The U.S. Department of Agriculture’s Natural Resources Conservation Service (NRCS) announced Friday, January 15, 2021, as the deadline to submit applications for Ohio’s Environmental Quality Incentives Program (EQIP). Additionally, NRCS is offering an opportunity for agricultural producers in three watersheds in the East Fork Little Miami River Basin to apply for assistance installing conservation practices that protect water quality through the National Water Quality Initiative (NWQI). The deadline for NWQI applications is also January 15, 2021.
Financial assistance through EQIP is now available in a variety of agricultural categories such as cropland, pasture operations, and organic. Several special projects are also available which address water quality, forestry management, improving pollinator populations and wildlife habitat, pasture improvements and many more.
The three East Fork watersheds for which NWQI funding is available include:
(See map for eligible NWQI area)
Eligible conservation practices through NWQI include those that promote soil health, reduce erosion, and lessen nutrient runoff, such as cover crops, reduced tillage, and nutrient management; waste management systems that treat agricultural waste and livestock manure; and wetland restoration that increases wildlife habitat, mitigates flooding, and improves water quality. Together, Ohio NRCS and the Clermont, Brown, Clinton and Highland Soil and Water Conservation Districts (SWCDs) will utilize funds to implement core water quality practices in these watersheds.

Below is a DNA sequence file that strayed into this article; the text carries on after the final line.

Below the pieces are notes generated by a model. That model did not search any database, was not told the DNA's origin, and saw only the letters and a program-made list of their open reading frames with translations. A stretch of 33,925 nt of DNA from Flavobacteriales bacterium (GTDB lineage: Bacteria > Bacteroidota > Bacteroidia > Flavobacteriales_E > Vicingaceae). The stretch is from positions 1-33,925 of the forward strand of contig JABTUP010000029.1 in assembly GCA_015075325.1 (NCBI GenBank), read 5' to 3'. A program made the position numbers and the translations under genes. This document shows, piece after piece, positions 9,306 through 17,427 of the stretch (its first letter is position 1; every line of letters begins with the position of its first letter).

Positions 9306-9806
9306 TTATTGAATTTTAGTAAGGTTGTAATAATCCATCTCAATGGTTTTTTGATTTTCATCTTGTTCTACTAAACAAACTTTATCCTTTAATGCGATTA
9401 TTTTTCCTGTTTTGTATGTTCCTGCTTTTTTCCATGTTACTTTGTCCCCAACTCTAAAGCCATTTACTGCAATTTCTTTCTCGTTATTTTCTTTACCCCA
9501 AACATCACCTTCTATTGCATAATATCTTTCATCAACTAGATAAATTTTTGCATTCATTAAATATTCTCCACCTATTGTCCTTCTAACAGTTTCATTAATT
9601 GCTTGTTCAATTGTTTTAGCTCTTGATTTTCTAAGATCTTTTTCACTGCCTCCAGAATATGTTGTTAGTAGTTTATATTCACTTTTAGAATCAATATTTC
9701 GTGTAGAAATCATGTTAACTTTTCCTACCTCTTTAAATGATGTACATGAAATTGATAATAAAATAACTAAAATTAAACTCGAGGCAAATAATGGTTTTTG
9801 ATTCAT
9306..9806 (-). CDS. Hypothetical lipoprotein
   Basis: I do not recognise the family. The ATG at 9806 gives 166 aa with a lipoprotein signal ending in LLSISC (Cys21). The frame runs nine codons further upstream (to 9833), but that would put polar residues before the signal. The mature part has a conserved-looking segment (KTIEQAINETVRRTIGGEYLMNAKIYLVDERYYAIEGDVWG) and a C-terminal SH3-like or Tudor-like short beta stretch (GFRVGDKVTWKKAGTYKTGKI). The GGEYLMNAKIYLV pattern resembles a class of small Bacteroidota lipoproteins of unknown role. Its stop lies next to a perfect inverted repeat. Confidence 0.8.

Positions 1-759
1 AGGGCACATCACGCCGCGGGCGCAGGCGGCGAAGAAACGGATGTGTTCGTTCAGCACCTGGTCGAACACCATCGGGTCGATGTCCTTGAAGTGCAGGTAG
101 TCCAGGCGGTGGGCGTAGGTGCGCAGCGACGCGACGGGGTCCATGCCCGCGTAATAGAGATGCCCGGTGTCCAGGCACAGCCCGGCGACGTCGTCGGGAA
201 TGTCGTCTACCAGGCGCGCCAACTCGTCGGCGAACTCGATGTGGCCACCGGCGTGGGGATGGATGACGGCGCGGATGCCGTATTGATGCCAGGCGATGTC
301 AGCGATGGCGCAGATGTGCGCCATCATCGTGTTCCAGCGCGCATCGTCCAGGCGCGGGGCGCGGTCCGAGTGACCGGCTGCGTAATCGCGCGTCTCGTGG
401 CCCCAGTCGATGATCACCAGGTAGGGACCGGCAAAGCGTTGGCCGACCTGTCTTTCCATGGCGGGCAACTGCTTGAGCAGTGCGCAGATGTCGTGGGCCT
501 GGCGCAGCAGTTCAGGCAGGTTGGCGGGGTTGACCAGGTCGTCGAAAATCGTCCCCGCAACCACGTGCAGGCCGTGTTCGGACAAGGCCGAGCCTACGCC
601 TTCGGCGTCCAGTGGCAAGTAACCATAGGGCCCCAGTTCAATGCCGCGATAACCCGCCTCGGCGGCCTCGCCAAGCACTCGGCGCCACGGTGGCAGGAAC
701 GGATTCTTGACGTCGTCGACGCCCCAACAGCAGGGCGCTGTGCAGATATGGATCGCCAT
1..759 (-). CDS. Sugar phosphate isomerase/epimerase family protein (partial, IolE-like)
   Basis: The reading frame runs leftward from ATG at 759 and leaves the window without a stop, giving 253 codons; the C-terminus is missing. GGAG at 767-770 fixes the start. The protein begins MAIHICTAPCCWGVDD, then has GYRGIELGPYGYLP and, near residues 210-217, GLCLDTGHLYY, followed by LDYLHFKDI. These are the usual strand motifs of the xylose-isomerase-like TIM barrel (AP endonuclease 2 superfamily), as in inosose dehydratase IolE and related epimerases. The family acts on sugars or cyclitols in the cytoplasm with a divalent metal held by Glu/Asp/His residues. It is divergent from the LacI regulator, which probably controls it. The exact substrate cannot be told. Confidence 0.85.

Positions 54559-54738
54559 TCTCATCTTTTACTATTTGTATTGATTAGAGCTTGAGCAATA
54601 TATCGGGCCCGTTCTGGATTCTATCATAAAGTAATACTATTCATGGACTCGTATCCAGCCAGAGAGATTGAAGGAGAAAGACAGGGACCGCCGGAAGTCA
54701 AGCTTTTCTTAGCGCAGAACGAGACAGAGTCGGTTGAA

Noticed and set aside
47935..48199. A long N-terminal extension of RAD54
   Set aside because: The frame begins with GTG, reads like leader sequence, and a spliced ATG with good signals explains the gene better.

Applicants for the EQIP and NWQI programs should be farmers, or farm or forest landowners and meet eligibility criteria. To participate in USDA conservation programs, contact your local NRCS conservationist as soon as possible.
Applications signed and submitted to NRCS by the January 15, 2021 deadline will be evaluated for fiscal year 2021 funding. Visit Ohio NRCS website under “EQIP Funding Categories” for more details. To learn more about EQIP or other technical and financial assistance available through NRCS conservation programs, visit Get Started with NRCS or contact your local USDA Service Center.